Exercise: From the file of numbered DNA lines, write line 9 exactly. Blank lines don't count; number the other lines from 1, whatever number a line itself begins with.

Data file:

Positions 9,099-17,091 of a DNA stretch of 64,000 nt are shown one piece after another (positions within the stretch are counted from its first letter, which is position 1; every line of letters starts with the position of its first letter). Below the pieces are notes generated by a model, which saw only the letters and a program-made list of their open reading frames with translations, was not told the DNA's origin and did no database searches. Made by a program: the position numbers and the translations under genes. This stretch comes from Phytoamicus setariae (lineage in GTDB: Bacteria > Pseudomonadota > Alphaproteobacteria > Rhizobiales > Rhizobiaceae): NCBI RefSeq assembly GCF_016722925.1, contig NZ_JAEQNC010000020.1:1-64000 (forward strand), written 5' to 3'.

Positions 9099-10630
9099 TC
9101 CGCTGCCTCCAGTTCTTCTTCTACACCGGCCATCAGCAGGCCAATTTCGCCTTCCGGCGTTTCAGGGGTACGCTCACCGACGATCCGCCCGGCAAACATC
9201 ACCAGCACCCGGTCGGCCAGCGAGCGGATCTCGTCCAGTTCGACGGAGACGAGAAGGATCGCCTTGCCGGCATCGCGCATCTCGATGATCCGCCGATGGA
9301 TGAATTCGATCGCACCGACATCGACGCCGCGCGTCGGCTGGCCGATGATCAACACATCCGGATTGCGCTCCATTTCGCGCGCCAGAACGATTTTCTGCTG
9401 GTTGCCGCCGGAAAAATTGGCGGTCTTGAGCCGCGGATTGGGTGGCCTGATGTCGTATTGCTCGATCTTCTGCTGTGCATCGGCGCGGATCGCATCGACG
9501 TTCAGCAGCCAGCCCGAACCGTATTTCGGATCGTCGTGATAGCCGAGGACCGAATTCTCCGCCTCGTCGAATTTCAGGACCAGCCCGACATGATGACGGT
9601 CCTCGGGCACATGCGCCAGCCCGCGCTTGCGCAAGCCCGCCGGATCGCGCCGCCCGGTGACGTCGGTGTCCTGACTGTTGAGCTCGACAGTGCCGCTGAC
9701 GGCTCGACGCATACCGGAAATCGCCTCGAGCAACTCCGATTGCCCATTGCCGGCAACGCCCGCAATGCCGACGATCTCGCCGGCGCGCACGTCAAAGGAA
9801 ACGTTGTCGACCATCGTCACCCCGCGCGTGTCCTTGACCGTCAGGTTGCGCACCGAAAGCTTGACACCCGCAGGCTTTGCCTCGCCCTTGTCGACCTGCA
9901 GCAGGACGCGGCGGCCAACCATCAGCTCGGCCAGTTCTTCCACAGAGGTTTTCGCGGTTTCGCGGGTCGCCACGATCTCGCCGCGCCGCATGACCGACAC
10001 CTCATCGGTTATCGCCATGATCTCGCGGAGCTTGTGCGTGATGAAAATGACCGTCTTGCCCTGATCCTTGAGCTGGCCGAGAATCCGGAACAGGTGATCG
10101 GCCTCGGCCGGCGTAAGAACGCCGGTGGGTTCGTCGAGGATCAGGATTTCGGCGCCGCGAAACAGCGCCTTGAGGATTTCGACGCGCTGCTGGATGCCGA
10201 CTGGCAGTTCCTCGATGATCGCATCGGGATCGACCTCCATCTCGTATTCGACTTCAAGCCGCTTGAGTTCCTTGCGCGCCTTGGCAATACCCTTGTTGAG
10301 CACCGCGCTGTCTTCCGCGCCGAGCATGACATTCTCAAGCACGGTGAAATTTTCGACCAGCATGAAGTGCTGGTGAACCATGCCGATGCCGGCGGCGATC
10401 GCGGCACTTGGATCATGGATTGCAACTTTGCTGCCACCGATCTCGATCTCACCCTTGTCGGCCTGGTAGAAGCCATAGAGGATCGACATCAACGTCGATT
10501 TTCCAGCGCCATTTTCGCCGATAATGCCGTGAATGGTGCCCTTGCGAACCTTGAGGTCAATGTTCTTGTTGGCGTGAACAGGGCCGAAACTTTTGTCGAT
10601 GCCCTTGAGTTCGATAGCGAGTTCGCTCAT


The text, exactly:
9601 CCTCGGGCACATGCGCCAGCCCGCGCTTGCGCAAGCCCGCCGGATCGCGCCGCCCGGTGACGTCGGTGTCCTGACTGTTGAGCTCGACAGTGCCGCTGAC